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Is there an imminent workplace battlefield for home workers?

Relevant workplace battles are approaching with severance and cuts as legendary apartment builder Harry Triguboff plans to bring CBD in Australia’s ghost town to life and turn the telecommuting trend into an opportunity. .. ..

But that’s not the case for all bosses. Some people actually believe that their work can work with remote-based employees, as they look forward to smaller offices and lower rents.

What is clear is that there are numerous employer reactions to the escalation of employees who wish to work from home caused by the coronavirus. Google is proposing wage cuts for those who want to abandon their commute or office life.

Reuters recently said, “Google employees who were based in the same office before the pandemic saw long commuter hits more and wage changes when they switched from home to work permanently. There is a possibility that it will be done. “

Fellow tech companies Facebook and Twitter are cutting wages based on the location of their stay-at-home order employees. If they are in a cheaper environment, their wages may be reduced accordingly.

In fact, Alphabet (owned by Google) has developed a calculator that allows employees to see the impact of the move. “Our compensation package is always determined by location and we always pay at the top of the local market based on where our employees work,” a Google spokeswoman told Reuters.

A Google employee said he had achieved a 10% reduction by choosing to work from home while living in a country close to his Seattle office. And there is no reason why this practice doesn’t come to Australia.

Now that the Sydney office no longer needs masks, I already know an employer who has “ordered” staff to get back to work. “What employees forget is signing a contract that doesn’t cover their work at home,” said one employer. “If a staff member wants to change their work relationship, they have to think about how it will affect my business, and then they may want to change their contracts or change their workers. ! “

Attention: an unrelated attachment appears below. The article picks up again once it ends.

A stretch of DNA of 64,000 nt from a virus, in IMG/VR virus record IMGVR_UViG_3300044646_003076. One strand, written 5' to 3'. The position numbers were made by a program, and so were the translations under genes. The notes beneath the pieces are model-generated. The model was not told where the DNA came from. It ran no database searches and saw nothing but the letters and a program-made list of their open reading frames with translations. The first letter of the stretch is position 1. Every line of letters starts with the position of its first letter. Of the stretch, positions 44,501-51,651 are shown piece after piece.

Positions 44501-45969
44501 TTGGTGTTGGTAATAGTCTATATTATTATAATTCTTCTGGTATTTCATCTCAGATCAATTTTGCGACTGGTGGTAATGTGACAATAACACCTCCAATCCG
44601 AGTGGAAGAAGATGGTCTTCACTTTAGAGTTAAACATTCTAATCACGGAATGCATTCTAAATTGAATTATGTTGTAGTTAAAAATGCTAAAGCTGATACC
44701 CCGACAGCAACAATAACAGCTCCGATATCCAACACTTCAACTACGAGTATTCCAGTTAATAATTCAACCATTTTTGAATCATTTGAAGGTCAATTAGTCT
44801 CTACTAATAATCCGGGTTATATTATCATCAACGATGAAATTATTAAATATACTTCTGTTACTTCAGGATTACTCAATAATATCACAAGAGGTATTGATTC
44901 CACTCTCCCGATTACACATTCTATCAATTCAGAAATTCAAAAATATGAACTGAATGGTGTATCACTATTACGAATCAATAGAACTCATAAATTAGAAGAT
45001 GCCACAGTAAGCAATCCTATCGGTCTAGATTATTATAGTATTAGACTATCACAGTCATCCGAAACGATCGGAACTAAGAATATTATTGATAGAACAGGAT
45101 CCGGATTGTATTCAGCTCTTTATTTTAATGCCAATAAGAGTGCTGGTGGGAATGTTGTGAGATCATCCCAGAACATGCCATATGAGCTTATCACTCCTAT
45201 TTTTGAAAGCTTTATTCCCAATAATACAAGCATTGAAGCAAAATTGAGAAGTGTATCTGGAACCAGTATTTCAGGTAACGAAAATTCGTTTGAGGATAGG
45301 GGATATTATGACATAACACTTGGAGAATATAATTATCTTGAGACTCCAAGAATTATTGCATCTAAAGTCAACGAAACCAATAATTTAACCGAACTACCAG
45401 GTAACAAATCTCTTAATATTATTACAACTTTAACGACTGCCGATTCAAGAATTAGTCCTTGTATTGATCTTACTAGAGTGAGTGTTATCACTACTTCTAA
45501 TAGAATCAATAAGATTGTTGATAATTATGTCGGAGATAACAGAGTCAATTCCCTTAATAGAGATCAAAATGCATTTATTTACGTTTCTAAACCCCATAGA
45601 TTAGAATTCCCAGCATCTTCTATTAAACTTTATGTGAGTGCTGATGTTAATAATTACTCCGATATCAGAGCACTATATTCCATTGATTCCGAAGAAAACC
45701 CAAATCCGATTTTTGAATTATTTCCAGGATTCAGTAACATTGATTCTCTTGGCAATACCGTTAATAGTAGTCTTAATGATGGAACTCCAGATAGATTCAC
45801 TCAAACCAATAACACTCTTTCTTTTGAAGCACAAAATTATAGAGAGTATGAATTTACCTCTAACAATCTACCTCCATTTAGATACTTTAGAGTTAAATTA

Another employer asked: Fair work? “

If you have staff at home, your employer has a serious obligation. The nsw.gov.au website outlines what your boss must hide when an employee is working from home. The main points are as follows.

  • It provides guidance on what a secure home office environment looks like, including what a good workstation setup will look like.
  • You need to be familiar with yourself and adhere to good ergonomic practices, such as by providing self-assessment. Checklist;
  • Maintain daily communication between you and your colleagues.
  • Provides continuous access to Employee Assistance Program (EAP).
  • Appoint a business contact person with whom you and your colleagues can discuss your concerns.

“Your employer must elect you, other workers in your workplace, and an Occupational Health Officer (HSR) to arrange work at home.”

Hundreds of thousands of employers must not be properly regulated! However, as work from home becomes established and tends to grow further, businesses incur new costs. So it’s not just about rent cuts and other office-related cost savings. From a small team at work.

Employers need to know that most accidents happen at home and investigate the impact of insurance! Another question is what costs do you need to reimburse remote-based employees? Do I need to reimburse a part of my telecommunications fee to a home employee?

Also, how are the costs of employees traveling to clients managed when staff travel long distances?

Until that becomes a reality, there is now a long list of costly impacts that neither employers nor employees can see.

Now let’s return to the central question that most employers and many employees want to know the answer to. And the question is, can my boss get me back to work?

The job site seek.com.au is tackling this annoying problem, and the main points are:

Can my employer get me back to work?

• Employers need to provide their employees with a safe working environment.

• The employer can instruct the employee to return to work, but the instruction must be legal and rational.

• What is “reasonable”? For example, if the COVID-19 restriction is partially lifted and an employee is able to return to work, it may be reasonable for the employer to instruct the employee to return to work in staggered days. not. Employees are always onsite.

• According to legal advice, employment can be compromised if you do not follow legal and rational instructions.

Using these criteria, it is now legal in New South Wales not to wear a mask in the office, and employers are fully vaccinated, especially if the employer refuses to return an unvaccinated employee. It makes sense to ask all staff members to return to work.

This conclusion is based on what is “reasonable”, but as we know it is a very subjective concept, and in 2022 the workplace will be unsuccessful between employers and employees. I think it may be during a reasonable conversation period.

One of the businesses that should work is legal affairs that specializes in workplace law.



Is there an imminent workplace battlefield for home workers?

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